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Jaguars must avoid 'what if?' game


MINNEAPOLIS--If they succeed, their regret will only increase.

The Jaguars want to finish the season with two more wins, which would swell their season-ending win streak to five and even their record at 8-8. Then, the fun would begin; what if they had won a couple of more games?

"It's hard not to (think that way)," Kyle Brady said as he toweled off the sweat of a shockingly-easy, 33-3 win over the Minnesota Vikings. "The scores stick out in my mind because they were so close: 18-17 Baltimore, 28-21 Green Bay, 13-10 Buffalo," Brady added.

There are at least three more such defeats that haunt the Jaguars. They lament their second loss to Baltimore, their early-season loss at home to Cleveland, and their late-game collapse at Tennessee.

It is all that is left of the hope with which they began this season in the heat and humidity of summer in north Florida. What if?

"What if we were (in the playoffs)?" Brady asked. "It would be a great feeling around here. At the beginning of this season, most of us looked at this three-game road stretch."

And all the Jaguars have done is win all three of those games. If only the Jaguars had won at home. That's the difference. This Sunday, the Jaguars will attempt to finish their home season at 4-4, and .500 at home is not a formula for making the playoffs.

"You're not supposed to look back, but what could've happened if we had hung in there? Just a couple of games; if we had just won those," defensive end Renaldo Wynn said.

Wynn is one of what is expected to be several players leaving the Jaguars this upcoming offseason. He is due a $6 million roster bonus on March 1. Wynn's situation is academic, and some might suggest Wynn and other Jaguars headed for new teams are "playing for the tape;" you know, putting their best effort on video to whet the appetite of prospective suitors.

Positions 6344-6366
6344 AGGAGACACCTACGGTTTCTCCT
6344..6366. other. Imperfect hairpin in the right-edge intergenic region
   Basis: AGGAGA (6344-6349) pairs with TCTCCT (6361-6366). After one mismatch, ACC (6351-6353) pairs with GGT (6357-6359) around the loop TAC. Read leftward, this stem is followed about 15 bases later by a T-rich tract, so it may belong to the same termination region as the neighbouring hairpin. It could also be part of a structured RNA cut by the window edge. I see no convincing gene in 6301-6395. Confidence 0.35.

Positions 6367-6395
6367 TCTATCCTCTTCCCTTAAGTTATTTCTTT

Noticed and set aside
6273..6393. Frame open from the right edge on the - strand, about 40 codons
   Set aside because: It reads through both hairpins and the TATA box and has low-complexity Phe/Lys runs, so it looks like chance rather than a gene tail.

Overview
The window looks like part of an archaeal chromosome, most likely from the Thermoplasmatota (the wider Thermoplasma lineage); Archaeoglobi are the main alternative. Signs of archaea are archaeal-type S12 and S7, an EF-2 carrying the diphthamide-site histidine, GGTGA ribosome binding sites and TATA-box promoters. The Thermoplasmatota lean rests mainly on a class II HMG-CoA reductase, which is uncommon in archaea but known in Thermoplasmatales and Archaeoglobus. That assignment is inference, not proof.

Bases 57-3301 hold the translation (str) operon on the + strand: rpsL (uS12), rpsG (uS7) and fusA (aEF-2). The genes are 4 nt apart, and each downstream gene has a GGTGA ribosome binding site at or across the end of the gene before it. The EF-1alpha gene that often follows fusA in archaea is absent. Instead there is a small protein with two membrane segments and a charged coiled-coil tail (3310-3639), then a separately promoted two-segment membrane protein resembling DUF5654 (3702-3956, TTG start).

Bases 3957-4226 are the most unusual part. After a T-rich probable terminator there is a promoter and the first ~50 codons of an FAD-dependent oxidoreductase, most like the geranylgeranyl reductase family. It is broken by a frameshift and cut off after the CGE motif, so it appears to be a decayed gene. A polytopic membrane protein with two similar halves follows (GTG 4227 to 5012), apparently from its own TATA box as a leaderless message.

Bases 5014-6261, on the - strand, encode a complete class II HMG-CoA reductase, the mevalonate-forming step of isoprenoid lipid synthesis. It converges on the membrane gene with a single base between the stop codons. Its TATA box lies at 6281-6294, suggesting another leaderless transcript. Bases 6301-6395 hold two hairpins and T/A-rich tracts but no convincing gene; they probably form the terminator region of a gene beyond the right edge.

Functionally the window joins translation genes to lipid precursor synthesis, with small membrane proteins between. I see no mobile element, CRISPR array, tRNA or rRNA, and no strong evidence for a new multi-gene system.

Wynn disagrees with that notion. He believes the heart and soul of this late-season run goes deeper than players' resumes.

"You can't replace heart. You can compare a lot of teams out there who aren't in it," Wynn said. "I think that if we were in the playoffs, we'd be right there. There's no question we could beat anybody in the playoffs."

To a man, they know not to do this to themselves, but they can't deny the obvious feeling with which they will be left when they close up shop in Chicago on Jan. 6.

"When I sit back and analyze it, it's going to come down to if we could've made one play in this game or one play in that game. Both Baltimore games, the Cleveland game, the Tennessee game, Pittsburgh there," veteran middle linebacker Hardy Nickerson said.

This is expected to be Nickerson's last year with the Jaguars, too. He will be a salary cap casualty, but that won't be a bitter pill to swallow for a player of Nickerson's stature and years of service.

Keenan McCardell clearly wants to remain with the Jaguars, but he's heard the rumors, too. He knows his cap numbers will make him a candidate to depart. Either way, McCardell will fight the urge to look back at the close losses and attempt to "make" them wins.

"You can't do that. It'll drive you crazy. Just finish strong and regroup for next year," McCardell said.

What about next year?

"I guess they've got to pick people they want and people they don't want. I'd hate to be the person who does that. We are truly coming together," McCardell said.

They are words that make this a déjà vu season. The Jaguars' strong finish last season couldn't avoid a 7-9 record, but the late-season run left the team's fans and front office embracing the "what if?" theory. The core of the team was kept together, but the playoffs are not the result. Should the Jaguars do it again?

That'll be the topic of the next couple of months, especially if the Jaguars finish 8-8. The "what if?" game will become serious business.

"Interesting enough, it happened last year. Why did it happen again? I don't know. I have an opinion but I'll keep it to myself," quarterback Mark Brunell said.

There will be lots of opinions about what to do about the "what if?" issue. At some point this winter, Wayne Weaver will make his thoughts known.

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